The objective of DISCO project is the development of breadboards for two different design concepts of S-band diplexer for TT&C systems. Engineering models have to be manufactured and tested to validate the concept. The device has to separate receive and transmit path, saving volume and mass compared to the commonly used bulky diplexer. The significant reduction of volume is a driving requirement in small satellites application. Low loss and high rejection levels are required to the filtering channels. A goal of the project is to push the technology research to find a good compromise between RF performance and volume occupation. Commonly used coaxial resonator technology leads to bulky diplexer solutions and the exploration of advanced manufacturing techniques combined with novel dielectric materials can reduce the size, enabling better integration with the whole TT&C unit.
The main challenge of DISCO project is the dramatic size and mass reduction requirement combined with the high rejection and low-loss constrains.
The selection of advanced technologies forces to push at the limit some fabrication processes introducing several manufacturing challenges both in term of outcomes and achievable tolerances. The power levels are moderate but the use of the diplexer in TT&C application forces to consider critical phenomenon like Corona discharge.
The goal of compactness affects the sensitivity of the component to power phenomena which represent, even with moderate power levels, a critical aspect.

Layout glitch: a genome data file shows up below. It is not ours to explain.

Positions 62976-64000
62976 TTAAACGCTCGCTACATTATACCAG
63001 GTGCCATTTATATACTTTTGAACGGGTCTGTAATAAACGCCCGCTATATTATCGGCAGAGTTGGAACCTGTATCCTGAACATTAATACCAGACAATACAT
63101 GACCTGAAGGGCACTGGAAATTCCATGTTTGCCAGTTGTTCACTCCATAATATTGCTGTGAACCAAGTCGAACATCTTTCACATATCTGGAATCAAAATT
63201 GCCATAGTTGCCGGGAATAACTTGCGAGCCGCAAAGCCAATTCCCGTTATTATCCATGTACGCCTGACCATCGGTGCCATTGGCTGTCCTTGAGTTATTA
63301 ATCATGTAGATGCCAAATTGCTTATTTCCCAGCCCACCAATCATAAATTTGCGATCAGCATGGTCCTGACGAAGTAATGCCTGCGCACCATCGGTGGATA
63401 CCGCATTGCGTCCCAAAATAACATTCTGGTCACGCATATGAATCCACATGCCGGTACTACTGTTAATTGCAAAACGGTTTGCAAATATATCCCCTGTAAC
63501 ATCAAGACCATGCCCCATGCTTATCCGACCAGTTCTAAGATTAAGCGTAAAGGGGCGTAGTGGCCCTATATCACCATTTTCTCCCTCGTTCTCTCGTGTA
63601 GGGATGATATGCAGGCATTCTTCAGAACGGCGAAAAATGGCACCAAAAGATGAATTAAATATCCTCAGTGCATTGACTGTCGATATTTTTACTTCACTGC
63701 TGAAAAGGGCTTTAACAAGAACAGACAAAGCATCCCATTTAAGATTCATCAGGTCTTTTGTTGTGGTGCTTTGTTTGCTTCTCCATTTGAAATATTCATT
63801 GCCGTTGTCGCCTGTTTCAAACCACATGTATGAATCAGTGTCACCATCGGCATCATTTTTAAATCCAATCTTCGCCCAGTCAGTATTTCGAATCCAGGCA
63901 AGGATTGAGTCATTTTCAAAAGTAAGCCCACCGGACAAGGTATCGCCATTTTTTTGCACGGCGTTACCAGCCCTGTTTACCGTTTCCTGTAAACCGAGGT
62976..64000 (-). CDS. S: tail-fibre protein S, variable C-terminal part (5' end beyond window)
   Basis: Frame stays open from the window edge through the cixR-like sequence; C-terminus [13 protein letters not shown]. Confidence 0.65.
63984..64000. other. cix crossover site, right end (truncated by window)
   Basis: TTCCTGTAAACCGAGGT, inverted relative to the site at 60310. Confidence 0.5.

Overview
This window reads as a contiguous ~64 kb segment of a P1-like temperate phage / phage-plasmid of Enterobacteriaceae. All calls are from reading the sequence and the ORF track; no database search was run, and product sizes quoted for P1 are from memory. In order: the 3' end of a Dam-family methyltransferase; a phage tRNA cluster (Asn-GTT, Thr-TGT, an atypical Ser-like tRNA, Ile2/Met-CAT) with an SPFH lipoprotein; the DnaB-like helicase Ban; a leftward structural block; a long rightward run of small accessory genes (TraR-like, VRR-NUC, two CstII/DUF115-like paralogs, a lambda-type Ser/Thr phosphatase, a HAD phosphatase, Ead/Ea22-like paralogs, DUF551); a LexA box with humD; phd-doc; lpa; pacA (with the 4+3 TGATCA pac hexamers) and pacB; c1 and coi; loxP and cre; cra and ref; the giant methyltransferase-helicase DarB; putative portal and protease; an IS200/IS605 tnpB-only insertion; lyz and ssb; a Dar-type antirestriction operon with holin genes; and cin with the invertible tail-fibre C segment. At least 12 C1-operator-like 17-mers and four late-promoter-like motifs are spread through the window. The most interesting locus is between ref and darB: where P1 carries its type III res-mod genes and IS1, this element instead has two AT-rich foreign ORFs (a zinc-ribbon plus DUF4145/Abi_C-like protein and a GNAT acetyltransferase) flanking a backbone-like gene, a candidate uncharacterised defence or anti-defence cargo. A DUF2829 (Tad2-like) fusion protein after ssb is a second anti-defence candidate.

The main benefit of the new product is the significant mass and volume reduction with respect to standard technology (>50% of volume saving).
The DISCO project is based on ceramic loaded resonators exploiting resonant modes that keep constrained the size of the device. Additive manufacturing on metal is considered to add freedom in the mechanical design of the parts and to lighten the diplexer.
S-band TT&C systems are commonly used in telecommunication satellites for the link between the spacecraft and ground stations during flight and orbit raising until the satellite reaches its nominal orbit. TT&C systems commonly comprise a diplexer which separates receive and transmit paths. The proposed diplexer is used in such application.
The entire work of the project is organized and divided into two technical parts.
In the first parts, the most promising technology concepts are planned to be tested at BB level, leading to the final design concept selection. In the second part, EMs close to a final product have to be designed and subjected to an extensive environmental and RF test campaign.
The project is in early stage.
BDR meeting of the project is scheduled for September 2023.
The next step of the research activity on this topic is the identification of two impementation concepts to design the first breadboards of the filter.